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Diaphragm expertise needed!


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My name is Will and I live in Niagara-On-The-Lake, ON.

I am a banjo player who is obsessed with creating an acoustic phono-gizmo to razz up my banjo until it sounds like the “jungle sound” brass section of the 1920’s Ellington Orchestra.


My current vision is a small tin can sitting directly below the banjo bridge, underneath the plastic banjo head.


This tin can would contain two diaphragms…


—- an upper 2” metal phono-style acoustic diaphragm attached by a thin screw to a small metal footplate just beneath the bridge, mounted parallel with the banjo bridge, ie, horizontally.


—- a lower plastic/parchment diaphragm to deliberately distort the sound created by the upper diaphragm, imparting a kazoo -like buzzy sound… also mounted parallel with the banjo bridge ie, horizontally.




Given that I know little or nothing about diaphragms, I thought I would seek the guidance of some of the experts here who hopefully have lots of experience with various types of acoustic diaphragms.


I hope you may help answer questions, such as


- What kind of homemade or store-bought diaphragm would be loudest?


- What would be the best way to couple the diaphragm with the banjo brige’s vibrations?


- Would it be possible to impart a kind of “cracked” tonality to the sound, much like the “cracked” quality of Louis Armstrong’s voice?


I hope my description of my project is adequate to convey the idea. If not, please let me know and I can provide some drawings, assuming anyone is interested in corresponding about this.






Edited by Banj0Gizm0
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I think this would be a question best suited to musical instrument specialists. I used to play banjo and would not even know where to begin on this question.

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In 2015, I made a "Stroh Violin" replica from scratch.  I always wanted one, but couldn't find a four string model for sale, so I decided to build one.  A Stroh Violin is an acoustic violin made to record with.  It uses a reproducer and diaphragm connected to the bridge to amplify and direct the sound through a horn (either brass or aluminum) which could then be directed into a recording horn.  The sound needed to be focused instead of dispersed through the "F" holes.  So, the extent of my knowledge about these has only been gained from making a fully operational Stroh Violin from scratch using mahogany from a junk Edison upright cabinet, part of a wrecked German violin from eBay, a generic phonograph reproducer, a trumpet horn that someone converted to use on a cylinder machine and a lot of experimenting.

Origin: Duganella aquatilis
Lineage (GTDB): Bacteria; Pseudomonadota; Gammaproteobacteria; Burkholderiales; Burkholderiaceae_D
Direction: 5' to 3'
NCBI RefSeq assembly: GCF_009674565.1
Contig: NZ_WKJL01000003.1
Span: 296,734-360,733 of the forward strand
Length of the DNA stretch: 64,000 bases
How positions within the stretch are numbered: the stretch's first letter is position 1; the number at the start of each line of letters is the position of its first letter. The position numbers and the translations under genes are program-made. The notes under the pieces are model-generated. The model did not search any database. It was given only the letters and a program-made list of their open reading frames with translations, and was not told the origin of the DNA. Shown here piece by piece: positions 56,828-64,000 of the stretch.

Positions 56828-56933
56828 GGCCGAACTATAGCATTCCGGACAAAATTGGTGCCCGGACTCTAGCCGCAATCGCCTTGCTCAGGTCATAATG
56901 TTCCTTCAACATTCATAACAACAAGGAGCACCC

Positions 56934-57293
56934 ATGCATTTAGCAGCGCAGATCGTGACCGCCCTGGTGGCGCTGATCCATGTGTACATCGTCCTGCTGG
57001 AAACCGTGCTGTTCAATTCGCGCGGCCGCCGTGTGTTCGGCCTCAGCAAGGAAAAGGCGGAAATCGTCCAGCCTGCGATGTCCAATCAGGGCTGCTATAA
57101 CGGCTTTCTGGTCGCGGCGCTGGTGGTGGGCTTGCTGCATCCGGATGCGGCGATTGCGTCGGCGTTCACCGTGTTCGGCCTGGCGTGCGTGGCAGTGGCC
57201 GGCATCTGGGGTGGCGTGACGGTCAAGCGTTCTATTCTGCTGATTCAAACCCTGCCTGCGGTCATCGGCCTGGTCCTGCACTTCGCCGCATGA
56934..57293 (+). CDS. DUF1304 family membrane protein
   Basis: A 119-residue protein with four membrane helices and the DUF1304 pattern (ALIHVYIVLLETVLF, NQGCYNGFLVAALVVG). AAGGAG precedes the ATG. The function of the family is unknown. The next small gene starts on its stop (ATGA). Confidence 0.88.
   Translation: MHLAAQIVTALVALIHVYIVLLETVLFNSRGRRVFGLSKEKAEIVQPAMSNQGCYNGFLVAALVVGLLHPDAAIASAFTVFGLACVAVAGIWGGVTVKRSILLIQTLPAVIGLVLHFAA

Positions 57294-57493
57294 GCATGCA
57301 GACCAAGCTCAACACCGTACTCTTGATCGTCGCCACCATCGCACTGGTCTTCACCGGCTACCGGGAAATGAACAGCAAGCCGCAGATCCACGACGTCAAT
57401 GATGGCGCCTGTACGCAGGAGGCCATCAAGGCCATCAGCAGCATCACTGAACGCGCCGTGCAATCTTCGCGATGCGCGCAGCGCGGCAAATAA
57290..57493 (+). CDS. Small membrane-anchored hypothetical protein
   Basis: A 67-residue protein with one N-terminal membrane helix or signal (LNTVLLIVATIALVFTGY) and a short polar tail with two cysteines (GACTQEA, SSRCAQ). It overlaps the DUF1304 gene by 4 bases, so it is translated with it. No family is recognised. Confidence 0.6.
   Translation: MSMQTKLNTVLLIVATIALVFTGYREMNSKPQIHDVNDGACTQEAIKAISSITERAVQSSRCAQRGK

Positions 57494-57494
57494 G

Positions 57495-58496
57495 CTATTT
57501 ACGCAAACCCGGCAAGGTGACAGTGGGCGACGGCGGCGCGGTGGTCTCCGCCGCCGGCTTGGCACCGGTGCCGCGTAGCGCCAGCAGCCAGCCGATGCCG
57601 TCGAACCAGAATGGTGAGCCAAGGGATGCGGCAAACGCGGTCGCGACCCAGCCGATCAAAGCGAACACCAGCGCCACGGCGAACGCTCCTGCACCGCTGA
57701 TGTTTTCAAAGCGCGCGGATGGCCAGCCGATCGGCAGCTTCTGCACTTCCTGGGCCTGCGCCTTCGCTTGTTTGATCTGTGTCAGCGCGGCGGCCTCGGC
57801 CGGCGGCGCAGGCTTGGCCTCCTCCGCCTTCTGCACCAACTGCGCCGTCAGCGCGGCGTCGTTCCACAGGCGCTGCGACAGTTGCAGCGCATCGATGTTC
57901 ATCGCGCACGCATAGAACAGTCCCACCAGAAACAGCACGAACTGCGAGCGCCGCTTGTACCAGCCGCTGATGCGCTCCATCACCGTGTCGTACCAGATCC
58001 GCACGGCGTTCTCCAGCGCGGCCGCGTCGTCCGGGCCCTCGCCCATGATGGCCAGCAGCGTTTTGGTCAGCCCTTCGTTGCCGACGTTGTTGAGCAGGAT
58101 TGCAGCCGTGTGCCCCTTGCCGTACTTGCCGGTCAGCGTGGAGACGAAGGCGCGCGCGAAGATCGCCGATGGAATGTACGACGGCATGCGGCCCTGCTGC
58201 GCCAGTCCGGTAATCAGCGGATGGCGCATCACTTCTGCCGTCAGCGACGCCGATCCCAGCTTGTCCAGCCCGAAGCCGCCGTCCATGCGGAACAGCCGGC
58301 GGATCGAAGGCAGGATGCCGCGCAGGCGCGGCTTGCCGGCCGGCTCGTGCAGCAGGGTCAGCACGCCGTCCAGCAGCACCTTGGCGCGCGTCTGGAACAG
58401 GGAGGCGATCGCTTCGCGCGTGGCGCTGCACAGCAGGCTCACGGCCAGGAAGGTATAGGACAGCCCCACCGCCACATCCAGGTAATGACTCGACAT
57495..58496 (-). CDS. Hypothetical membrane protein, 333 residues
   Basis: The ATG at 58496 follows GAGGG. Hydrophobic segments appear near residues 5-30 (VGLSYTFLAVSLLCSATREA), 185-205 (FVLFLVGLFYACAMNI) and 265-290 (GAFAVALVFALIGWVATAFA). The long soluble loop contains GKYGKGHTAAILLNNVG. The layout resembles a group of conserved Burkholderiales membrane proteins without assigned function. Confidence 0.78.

Curt's Stroh Violin-1.jpg

Curt's Stroh Violin-2.jpg

Curt's Stroh Violin-3.jpg

Curt's Stroh Violin-4.jpg

Curt's Stroh Violin-5.jpg

Curt's Stroh Violin-6.jpg


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The banjo effect you are trying to create would require a good amount of experimentation.  A diaphragm is basically an acoustic amplifier and without a horn or sound chamber I'm not sure what it would do.  I don't think it would do anything without being mounted in some type of reproducer which receives and transmits the sound waves.  The only way I can see connecting to the bridge on a banjo is internally, inside the body, but that would require a sacrificial banjo to experiment with...  It's easy to find cheap violins like mine was, but banjos are another story.

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There are many styles of banjoes, so basically which do you have?  A backless one or one with a resonator?  Actually the drum head on your banjo is a diaphragm, mounted with a tension ring to the pot and that converts the vibrations from the strings into sound...  In re-thinking your original question, I'm confused by what you are actually trying to accomplish...  You might want to pose your question to someone who works on banjoes.  You could probably mount an electric pickup and create the sound distortion digitally as an easier solution.

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